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Samos in off season

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Ruins of Pompeii, Italy
Florence, Italy
Cappadocia, Turkey
Selçuk, Turkey

Fort near Pythagoria on Samos

It is only a small hop from Turkey to the Greek island of Samos. But it is also a step from Asia to Europe, from the Islam to Christianity, from millions of cheap Lira’s to a few expensive Euro’s. Tourist season on the Greek islands is over, but we do not know whether that’s good or not.

We take the early ferry from Kusadasi to Samos. From the sea we can see the sunrise behind the mainland of Turkey. A little later the little boat turns into the bay where the harbor of Samos-city is located. After passing customs, we are ready to look for a place to stay.

Before we can reach one of the pensions we are overtaken by an abdominous Greek, who tells us that most of the pensions are closed, except for his of course. We walk with him, but tell him we also want to see other pensions for comparison. He doesn’t want that, and he starts giving discounts. When the price has dropped to a reasonable amount, we decide to accept his offer. After all, it’s a nice room with a bath, TV, kitchenette, balcony, and two lovely housecats.

After checking in, we head for the center of town for breakfast. We find a nice little restaurant at the boulevard, but the prices amaze us. We are back in Euro district, just to remind us. For the following days we decide to buy groceries at the supermarket, to make our own breakfast. Further exploration of the town doesn’t bring much of interest. A central square, park, some churches, and a few shopping streets. We have to leave town for something more interesting.

Shopping isn’t easy either. The shops are open in the morning until 1 PM, then they close to reopen at 5.30 PM until 9 PM. It takes a while to get used to a new routine:


We take the bus to bring us to Pythagoria, on the North side of the island. Here we walk up to some ruins first (not of much interest), and to a convent. We are joined by a street dog, and at the antique watertunnels we can play a little with some young cats.

Statue of Pythagoras in Pythagoria, SamosWe walk back to Pythagoria, where we take a look at the fort at the sea. Nice for a few pictures, but there is nobody here, nor is there something to see or do. So we decide to search for some food. But that’s not easy either. In summer, Pythagoria is packed with tourists, but it is deserted now, and all the restaurants are closed. In the end, we find a place which serves us some kind of spaghetti with greasy chunks of meat. We will just have to do with that.

We walk along the coastline at the harbor of Pythagoria. It looks a little sad, the wind pounds the waves at the deserted pier. Land inwards we do find some nice looking streets, but nobody on the streets here either. We only run into Pythagoras himself (who discovered a square plus b square equals c square), but his museum is closed as well. Except for the dogs who follow us (there are three of them now), we see only a lot of cats, and one Canadian man, who is renovating his pension. He tells us he will leave in a couple of days as well, leaving Pythagoria to the very few locals.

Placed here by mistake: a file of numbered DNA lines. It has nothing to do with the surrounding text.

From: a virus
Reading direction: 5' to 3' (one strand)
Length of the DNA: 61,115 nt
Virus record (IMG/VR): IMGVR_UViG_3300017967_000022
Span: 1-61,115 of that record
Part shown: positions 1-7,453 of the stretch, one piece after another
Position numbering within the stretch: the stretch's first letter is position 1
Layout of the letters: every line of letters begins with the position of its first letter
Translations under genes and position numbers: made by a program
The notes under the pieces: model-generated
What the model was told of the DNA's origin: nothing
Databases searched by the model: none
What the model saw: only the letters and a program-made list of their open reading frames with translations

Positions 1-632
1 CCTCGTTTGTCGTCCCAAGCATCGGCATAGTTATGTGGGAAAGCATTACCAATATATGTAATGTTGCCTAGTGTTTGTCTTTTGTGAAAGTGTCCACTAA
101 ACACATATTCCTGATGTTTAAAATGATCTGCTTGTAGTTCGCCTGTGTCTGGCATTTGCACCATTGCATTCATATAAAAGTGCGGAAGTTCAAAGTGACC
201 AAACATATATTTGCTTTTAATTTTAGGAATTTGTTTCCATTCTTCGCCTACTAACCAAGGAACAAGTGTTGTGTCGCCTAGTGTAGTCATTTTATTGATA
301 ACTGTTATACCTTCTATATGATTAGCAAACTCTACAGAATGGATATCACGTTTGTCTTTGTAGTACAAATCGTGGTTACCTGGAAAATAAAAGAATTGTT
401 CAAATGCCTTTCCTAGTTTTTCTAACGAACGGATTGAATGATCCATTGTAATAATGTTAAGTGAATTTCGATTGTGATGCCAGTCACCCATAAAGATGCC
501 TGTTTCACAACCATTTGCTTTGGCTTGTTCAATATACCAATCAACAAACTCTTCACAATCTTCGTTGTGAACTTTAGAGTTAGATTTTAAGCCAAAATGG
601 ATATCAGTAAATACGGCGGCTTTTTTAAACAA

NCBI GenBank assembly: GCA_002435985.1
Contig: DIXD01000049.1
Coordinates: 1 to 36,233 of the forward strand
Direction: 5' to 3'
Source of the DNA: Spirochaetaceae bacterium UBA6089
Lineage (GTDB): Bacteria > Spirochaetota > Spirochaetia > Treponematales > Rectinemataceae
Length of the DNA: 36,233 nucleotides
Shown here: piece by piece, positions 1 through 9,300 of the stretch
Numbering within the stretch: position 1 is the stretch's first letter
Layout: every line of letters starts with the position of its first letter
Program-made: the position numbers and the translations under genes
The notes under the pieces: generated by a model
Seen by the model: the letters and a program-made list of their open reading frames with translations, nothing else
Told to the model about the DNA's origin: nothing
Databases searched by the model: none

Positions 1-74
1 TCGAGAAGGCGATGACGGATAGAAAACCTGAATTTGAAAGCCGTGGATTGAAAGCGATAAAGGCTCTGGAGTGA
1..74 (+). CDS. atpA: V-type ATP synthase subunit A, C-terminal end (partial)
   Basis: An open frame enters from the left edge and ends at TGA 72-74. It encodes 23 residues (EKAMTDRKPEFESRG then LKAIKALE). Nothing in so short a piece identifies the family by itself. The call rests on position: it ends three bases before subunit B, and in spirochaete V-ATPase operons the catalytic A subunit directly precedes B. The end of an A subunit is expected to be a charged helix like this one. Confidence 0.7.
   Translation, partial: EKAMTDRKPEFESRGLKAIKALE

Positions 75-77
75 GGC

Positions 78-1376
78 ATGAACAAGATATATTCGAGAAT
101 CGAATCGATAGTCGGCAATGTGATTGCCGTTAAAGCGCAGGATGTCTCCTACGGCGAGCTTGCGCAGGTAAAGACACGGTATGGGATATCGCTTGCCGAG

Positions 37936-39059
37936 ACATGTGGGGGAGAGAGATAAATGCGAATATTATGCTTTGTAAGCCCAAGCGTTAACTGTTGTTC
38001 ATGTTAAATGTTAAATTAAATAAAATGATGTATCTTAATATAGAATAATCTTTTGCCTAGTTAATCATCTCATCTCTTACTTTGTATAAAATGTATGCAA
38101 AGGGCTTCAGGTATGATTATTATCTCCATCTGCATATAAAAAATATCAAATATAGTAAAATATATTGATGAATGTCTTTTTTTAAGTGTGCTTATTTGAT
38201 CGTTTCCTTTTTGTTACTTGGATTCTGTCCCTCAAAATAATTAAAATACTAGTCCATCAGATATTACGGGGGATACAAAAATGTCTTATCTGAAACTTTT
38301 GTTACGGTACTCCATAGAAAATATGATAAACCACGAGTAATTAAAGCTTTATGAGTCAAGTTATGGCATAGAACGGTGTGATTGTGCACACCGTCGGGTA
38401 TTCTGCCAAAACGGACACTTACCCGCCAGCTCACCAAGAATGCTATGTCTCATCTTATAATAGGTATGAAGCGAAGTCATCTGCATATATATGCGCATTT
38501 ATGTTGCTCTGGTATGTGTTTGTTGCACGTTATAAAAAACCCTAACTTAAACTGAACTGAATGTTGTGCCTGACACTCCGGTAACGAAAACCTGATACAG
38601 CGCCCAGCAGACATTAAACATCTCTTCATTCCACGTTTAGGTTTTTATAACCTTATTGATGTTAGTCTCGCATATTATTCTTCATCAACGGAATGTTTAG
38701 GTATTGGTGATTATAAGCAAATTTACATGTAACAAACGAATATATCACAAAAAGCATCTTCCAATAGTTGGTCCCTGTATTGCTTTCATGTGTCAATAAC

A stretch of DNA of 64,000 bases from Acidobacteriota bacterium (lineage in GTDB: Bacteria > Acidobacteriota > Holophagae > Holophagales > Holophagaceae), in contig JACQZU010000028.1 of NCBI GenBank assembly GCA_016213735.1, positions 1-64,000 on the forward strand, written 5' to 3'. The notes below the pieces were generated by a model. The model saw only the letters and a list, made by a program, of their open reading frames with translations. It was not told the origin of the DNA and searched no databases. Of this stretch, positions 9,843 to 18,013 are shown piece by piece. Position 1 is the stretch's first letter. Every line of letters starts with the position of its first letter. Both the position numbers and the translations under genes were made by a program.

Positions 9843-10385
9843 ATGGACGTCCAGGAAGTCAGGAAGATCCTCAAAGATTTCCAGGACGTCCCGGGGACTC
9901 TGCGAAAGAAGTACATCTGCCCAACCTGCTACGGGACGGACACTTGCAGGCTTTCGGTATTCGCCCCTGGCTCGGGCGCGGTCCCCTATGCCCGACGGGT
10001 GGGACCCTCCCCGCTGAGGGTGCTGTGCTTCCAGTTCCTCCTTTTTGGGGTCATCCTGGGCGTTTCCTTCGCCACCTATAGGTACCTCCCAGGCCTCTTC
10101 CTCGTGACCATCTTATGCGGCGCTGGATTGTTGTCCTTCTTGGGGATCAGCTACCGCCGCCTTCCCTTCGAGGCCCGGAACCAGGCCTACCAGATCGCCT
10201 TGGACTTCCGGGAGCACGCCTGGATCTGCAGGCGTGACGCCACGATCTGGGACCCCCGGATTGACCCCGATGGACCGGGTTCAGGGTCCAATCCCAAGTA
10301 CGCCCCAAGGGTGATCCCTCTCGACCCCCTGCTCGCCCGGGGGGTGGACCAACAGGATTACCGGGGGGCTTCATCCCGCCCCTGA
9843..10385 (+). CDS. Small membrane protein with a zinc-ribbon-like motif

For further exploration of Samos, we need to rent a motorbike. Needless to say, most of the rental shops are closed. The only shop that is open, however, tells us he already rented the 3 (!) motorbikes he has available to others. For us, that is the last drop. Obviously, nobody on Samos, and probably the rest of the Greek islands as well, is expecting or welcoming tourists after October. We decide to change our island hopping plans, and take the first available ferry to Athens.

View on the sea from the streets of Vathy, SamosIn the meanwhile, we have to spend two more days in Samos, without transportation other than the bus. We decide to walk to the old part of Samos city, which is actually called Vathy. It is a steep climb up, and at first sight there are no signs of the lovely old streets which are supposed to be here. But after a while we enter the old town. There is an small modern amphitheatre, however, with Olympic rings. But next to that is an old church, and behind it are the old streets. This is what we would have imagined in Greece, and what we already saw in Sirince in Turkey. But other than those streets and a view over the city and sea, there is not much to be seen here, so we return to our pension.

The rest of our time on Samos we spend in our room, watching television and playing with the cats. Samos is probably a great destination in summer, but there is no use going there after October. We did find some nice spots, but they were completely deserted. And when we can’t even rent a motorbike, there is no reason to stay here longer.

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